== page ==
Also, by design and by construction, the monoboloes could be considered “Words”, diaboloes could be considered “Thoughts”, triaboloes could be considered “Actions”, and tetraboloes could be considered “Things”. This would be more in line with the hierarchy given by Richard McKeon’s 1972 lectures on Aristotle’s “Topics”. Words, thoughts, actions, and things are called “commonplaces” by McKeon, or a “place within which inquiry about meanings that are about things that are covered by that meaning can take place”.

The association of these tiles with tangrams is an interesting one. The standard tangram set consists of two small tans (unitans?), three bitans (square, midtan?, and paratan?), and two tetratans that form larger tans (bigtans?). I wonder if there is a standard nomenclature for these pieces, because mine seems rather silly.

I used to have a tangram set when I was a child and even still have an old Dover book by Ronald C. Reed “Tangrams: 330 puzzles”. It’s nice to see that it’s still available on Amazon. Of course the arrangement of the pieces in tangrams is much more flexible than what I’m proposing here for my game so really they are very little alike.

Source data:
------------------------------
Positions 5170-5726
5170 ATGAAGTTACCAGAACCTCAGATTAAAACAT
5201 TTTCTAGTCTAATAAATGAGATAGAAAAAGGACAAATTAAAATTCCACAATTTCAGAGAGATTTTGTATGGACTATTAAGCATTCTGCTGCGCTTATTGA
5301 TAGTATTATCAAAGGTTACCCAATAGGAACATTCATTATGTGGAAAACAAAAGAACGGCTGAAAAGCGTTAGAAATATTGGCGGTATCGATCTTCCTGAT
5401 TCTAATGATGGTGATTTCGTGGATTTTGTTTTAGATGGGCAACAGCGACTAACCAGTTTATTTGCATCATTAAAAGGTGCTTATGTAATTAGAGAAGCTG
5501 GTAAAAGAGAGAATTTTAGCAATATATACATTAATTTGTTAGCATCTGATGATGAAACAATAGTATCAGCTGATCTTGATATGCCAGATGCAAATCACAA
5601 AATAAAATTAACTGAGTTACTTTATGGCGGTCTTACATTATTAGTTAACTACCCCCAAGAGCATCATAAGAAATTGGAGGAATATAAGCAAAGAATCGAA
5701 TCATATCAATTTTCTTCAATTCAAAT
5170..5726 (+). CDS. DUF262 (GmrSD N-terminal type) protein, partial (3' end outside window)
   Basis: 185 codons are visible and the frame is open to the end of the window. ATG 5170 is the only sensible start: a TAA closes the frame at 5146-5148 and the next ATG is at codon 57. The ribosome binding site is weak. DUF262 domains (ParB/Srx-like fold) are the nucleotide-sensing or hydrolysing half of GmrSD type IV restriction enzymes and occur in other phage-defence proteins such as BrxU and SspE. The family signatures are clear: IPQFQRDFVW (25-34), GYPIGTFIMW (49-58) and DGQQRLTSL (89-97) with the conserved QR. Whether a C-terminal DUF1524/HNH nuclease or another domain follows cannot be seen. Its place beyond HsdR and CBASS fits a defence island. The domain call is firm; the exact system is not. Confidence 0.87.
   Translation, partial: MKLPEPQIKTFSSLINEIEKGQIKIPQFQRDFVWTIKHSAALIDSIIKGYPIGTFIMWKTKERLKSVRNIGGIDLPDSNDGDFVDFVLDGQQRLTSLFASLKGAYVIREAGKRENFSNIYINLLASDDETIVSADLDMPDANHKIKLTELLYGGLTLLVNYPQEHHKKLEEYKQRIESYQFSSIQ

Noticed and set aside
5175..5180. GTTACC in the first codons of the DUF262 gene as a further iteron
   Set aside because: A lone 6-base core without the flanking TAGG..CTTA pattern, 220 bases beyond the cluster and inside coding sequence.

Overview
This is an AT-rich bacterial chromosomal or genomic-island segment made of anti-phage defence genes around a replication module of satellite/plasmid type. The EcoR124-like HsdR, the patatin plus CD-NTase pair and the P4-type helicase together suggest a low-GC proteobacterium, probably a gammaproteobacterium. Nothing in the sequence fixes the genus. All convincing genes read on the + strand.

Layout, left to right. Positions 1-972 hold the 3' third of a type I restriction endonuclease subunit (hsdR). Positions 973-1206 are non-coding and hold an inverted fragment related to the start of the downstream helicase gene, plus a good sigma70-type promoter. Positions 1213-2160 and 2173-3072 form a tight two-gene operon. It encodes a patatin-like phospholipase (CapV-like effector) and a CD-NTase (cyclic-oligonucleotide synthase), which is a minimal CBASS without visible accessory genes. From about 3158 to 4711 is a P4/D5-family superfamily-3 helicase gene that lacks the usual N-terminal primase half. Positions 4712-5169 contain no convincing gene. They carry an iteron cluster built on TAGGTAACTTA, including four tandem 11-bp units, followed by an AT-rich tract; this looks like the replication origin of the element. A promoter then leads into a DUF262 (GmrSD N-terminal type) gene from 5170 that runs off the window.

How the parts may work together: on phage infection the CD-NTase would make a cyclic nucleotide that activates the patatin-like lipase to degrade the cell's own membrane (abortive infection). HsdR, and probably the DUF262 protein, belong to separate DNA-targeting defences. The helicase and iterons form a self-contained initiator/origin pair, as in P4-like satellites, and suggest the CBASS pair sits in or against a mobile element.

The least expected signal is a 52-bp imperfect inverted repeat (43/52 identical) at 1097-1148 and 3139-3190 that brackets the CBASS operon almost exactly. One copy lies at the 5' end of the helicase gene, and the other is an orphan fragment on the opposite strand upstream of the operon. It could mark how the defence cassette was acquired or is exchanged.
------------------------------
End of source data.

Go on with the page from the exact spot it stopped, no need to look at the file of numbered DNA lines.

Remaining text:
http://mathworld.wolfram.com/Polyabolo.html

https://en.wikipedia.org/wiki/Tangram

https://en.wikipedia.org/wiki/Two-factor_models_of_personality

Richard McKeon / Disciplines, Arts, and Faculties: Invention and Justification: Topics, Lectures given at University of Chicago 1972. (Taped, Transcribed and Edited by Patrick F. Crosby, by private communication)

Notes:

Possible names for tile combinations:

• Unit, Solitary, Unitary, Simple, Singular, Singleton
• Binary, Duplex, Dual, Twofold, Bipartite
• Triple, Threefold, Ternary, Trinity, Tripartite

[*10.72]

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# Fourfold Physicalism

It is not enough for a wise man to study nature and truth, he should dare state truth for the benefit of the few who are willing and able to think. As for the rest, who are voluntarily slaves of prejudice, they can no more attain truth, than frogs can fly.

— From Man a Machine, by Julien Offray de La Mettrie

https://equivalentexchange.wordpress.com/2012/07/03/structure-function/

https://equivalentexchange.wordpress.com/2013/10/09/things-happen/